We Are The Priests Tue, 06/27/2017 - 15:45 Permalink

60 million is nothing compared to the trillions--maybe now quadrillion--in fiat based derivatives/counterparty risk at play in the global markets.  Nonetheless, it hits DB's reserves and so, there will be some level of shock felt.  Only time will tell how far that shock reverberates into the system before either being muted, or triggering another domino.

Too-Big-to-Bail (not verified) Tue, 06/27/2017 - 15:38 Permalink

It would be very close, but I think it could be that Deutsche Bank is even slimier, bottom-of-the-swamp scum than Goldman Sachs

Albertarocks Tue, 06/27/2017 - 16:01 Permalink

Does anybody have any clue what $60MM loss means?  Because the author doesn't.  If he means "60 million dollars" then at the very least he needs to stop using the symbols for millimetres.  WTF is a 60 millimetre loss?  Talk about being confused about metric. $60 million?  How many football fields is that?  And is it in Farenheit or litres?

Albertarocks gregga777 Tue, 06/27/2017 - 20:23 Permalink

Engineering is my background, which is probably why I get pissed when people don't use the proper symbols.  Actually, the symbol for millimetres is "mm" (small case)... so I even sinned myself just to make my point.'M' is also a symbol for "million" amongst the 'normal' people who write about economics.  I'd be happy with that.  But MM is just plain stupid.... and your math is correct :-)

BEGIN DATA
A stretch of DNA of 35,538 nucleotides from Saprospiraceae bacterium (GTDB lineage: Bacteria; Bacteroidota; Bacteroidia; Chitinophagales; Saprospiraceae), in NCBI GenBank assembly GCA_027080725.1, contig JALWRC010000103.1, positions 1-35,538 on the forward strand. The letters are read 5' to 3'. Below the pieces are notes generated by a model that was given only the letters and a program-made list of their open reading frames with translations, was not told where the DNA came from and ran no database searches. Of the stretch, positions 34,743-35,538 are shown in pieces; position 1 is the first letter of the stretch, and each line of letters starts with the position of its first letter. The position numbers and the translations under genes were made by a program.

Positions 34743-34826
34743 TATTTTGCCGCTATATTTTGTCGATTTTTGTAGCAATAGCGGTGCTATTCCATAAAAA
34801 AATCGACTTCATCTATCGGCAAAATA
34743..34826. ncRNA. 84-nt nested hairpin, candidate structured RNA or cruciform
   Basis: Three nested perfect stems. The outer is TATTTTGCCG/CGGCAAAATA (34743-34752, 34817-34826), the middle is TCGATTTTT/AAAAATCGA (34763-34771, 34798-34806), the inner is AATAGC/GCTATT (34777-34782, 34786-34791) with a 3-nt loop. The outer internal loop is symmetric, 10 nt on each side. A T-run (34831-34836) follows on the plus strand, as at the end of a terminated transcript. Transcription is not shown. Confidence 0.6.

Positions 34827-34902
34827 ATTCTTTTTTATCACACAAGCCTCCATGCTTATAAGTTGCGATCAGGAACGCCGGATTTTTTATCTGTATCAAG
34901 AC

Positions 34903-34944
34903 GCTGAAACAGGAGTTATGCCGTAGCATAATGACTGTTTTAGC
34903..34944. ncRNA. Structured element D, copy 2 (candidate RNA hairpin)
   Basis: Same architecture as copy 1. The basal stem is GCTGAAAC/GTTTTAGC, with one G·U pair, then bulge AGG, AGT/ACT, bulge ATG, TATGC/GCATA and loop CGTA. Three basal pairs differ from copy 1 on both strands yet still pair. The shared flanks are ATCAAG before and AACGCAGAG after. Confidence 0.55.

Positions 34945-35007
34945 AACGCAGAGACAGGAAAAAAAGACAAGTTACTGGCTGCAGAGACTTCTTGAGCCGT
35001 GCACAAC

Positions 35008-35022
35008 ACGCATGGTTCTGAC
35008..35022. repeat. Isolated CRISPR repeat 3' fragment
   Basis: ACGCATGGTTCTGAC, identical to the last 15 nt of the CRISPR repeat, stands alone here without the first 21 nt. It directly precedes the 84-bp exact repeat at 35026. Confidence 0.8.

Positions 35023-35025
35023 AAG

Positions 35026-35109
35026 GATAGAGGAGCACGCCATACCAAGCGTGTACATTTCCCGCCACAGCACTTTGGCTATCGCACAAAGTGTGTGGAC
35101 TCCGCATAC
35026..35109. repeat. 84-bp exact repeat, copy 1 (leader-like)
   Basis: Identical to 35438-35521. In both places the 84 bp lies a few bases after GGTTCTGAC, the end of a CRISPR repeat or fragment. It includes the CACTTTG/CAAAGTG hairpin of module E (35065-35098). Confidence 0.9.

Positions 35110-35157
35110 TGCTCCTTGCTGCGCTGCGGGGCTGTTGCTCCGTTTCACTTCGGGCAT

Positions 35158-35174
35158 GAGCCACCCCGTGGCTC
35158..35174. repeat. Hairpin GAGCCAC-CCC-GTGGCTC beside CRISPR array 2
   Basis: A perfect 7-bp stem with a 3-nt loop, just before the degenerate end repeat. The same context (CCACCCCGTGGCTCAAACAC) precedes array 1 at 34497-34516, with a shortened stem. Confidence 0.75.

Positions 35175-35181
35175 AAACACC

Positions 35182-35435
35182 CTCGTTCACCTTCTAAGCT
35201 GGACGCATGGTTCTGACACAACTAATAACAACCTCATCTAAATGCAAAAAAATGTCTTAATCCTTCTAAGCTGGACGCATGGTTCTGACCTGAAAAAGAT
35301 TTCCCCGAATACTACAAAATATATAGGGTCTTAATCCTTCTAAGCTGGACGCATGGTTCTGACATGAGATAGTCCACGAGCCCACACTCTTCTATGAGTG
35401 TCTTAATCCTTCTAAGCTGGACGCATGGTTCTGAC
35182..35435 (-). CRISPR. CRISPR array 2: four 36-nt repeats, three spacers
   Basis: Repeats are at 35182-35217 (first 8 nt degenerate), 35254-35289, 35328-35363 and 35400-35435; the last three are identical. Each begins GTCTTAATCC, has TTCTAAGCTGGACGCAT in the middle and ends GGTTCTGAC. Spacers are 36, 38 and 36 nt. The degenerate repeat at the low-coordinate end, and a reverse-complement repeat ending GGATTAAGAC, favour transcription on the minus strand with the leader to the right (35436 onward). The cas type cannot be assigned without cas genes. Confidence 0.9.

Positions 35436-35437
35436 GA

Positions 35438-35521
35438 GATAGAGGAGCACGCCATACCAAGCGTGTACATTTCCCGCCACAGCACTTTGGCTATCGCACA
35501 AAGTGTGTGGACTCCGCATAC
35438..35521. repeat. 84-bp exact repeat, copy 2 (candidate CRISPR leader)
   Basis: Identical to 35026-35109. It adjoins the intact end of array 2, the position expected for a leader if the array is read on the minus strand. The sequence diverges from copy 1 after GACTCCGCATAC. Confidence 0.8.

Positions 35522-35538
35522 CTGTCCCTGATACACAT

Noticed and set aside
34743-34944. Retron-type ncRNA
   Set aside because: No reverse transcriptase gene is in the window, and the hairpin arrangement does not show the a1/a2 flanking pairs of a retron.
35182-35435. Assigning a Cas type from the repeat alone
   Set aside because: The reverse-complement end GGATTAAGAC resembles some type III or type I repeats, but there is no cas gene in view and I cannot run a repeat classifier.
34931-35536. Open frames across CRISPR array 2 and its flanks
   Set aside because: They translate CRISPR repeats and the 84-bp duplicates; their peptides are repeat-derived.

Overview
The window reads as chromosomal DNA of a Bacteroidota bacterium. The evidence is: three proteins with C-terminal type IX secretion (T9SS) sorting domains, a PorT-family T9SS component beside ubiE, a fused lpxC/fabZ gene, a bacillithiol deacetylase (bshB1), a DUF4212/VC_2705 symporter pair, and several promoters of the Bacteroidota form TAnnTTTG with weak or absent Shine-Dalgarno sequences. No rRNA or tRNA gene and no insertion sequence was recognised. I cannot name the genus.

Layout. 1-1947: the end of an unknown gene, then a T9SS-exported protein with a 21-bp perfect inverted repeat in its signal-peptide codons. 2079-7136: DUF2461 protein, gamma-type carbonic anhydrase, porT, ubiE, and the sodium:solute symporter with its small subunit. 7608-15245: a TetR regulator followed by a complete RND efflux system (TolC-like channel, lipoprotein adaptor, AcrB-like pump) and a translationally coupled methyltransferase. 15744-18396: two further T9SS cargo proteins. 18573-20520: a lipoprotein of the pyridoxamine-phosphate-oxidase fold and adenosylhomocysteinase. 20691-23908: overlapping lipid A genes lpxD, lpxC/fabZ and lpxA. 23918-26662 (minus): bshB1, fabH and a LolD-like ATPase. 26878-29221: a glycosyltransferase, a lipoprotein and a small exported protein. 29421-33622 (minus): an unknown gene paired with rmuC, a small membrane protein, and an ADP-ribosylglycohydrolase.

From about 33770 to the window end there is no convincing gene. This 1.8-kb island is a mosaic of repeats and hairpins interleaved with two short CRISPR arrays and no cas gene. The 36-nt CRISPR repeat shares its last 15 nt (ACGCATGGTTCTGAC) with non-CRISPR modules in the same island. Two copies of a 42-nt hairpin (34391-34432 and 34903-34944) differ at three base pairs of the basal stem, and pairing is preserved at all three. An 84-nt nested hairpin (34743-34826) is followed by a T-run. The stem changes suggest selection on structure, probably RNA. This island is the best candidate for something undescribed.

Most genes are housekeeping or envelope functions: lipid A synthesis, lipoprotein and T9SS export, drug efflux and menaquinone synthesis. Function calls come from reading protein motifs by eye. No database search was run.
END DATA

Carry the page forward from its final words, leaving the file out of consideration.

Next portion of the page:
In reply to by gregga777

blindfaith Tue, 06/27/2017 - 16:44 Permalink

  GO BACK TO GERMANY YOU FUCKING BASTARDS.  This is how a German Bank treats it's host nation.GETTING MONEY FROM THE FED LIKE THEY ARE USA CITIZENS.  REMEMBER THEY WERE IN THE MIDDLE OF THE HOUSING MESS, GOT FREE  MONEY FROM THE FED AND LENT IT TO BLACKSTONETO BUY THE HOUSES THEY FORCLOSED ON. AND...Blackstone Wins Fannie's Backing for Rental Home Debt AgreementTHERE DID I SCREAM LOUD ENOUGH?

Herdee Tue, 06/27/2017 - 18:21 Permalink

She's an international criminal organization just like the rest. Any drug money (cocaine & heroin loot) being laundered for the CIA or is that just New York banks?